By Robert White
There has never been a period of peace in Ireland. And they tell us that’s because the fucking Irish are always causing the trouble. … They started it off. They formed a national army to take over Ireland. Colonize it. They kept the army here over a period of a couple of hundred years after that, to hold it. They then planted it with Protestants. … They formed a very tight, close-knit society, where no Catholic or no Irish person, ethnic Irish, could join. … And they ruled Ireland with a mailed fist. Literally. A grasp of iron and nobody stepped out of line. And it’s only natural that a people are going to breed at some stage someone who says, “I am not going to take that.” Now what does that make him? Does that make him a rabble-rouser? Does it make him a troublemaker? Does — it ought to. I mean obviously if he stands up and hits back it makes him a combatant. A combatant, right? And it makes him therefore eventually a rabble-rouser and a murderer and a terrorist, you know? And if that’s what a terrorist is, I want to be a terrorist.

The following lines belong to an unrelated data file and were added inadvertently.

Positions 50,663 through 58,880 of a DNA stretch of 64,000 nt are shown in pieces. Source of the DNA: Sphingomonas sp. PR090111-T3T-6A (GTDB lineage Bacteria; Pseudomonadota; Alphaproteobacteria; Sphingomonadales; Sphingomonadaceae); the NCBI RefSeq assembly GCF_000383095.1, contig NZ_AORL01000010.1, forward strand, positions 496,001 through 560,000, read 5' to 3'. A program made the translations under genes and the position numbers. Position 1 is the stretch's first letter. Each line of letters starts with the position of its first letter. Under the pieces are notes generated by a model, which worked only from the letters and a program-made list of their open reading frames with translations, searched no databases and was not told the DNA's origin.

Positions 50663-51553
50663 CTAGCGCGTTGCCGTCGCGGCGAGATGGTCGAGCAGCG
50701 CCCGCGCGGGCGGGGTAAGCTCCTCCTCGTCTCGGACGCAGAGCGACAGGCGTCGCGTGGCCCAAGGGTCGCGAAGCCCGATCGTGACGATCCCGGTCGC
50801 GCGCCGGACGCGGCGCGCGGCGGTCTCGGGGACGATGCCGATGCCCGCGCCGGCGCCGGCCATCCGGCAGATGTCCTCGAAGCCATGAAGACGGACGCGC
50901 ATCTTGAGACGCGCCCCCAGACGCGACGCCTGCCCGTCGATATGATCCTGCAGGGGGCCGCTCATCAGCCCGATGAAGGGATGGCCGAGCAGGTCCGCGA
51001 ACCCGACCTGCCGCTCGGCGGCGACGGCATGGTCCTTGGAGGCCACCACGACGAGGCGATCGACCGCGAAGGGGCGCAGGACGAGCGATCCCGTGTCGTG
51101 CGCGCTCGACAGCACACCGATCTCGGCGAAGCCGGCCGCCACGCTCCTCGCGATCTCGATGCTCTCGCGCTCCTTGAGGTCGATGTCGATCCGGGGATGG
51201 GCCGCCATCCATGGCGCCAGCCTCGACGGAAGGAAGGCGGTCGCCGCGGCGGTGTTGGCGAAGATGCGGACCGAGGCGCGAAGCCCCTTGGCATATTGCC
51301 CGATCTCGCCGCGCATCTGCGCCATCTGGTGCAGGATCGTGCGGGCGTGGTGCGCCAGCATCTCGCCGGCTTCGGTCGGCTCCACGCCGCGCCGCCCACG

— Provisional Irish Republican Army veteran (1984).
Scholars and government officials have spent countless pages trying to define “terrorism.” They should instead follow Charles Tilly’s definition of political violence:
any observable interaction in the course of which persons or objects are seized or physically damaged in spite of resistance (Tilly 1978, p. 176).
What is often termed “terrorism” is more properly the use or threat of political violence.
A virtue of Tilly’s definition is it acknowledges that state and non-state actors engage in (and threaten) political violence. Unfortunately, many scholars who study “terrorism” explicitly exclude state actions from their definition or they include the potential for state violence and then selectively focus on non-state activists. This is misguided, at best.
From my perspective, “terrorism” is a label used by elites to smear dissenters. Continue reading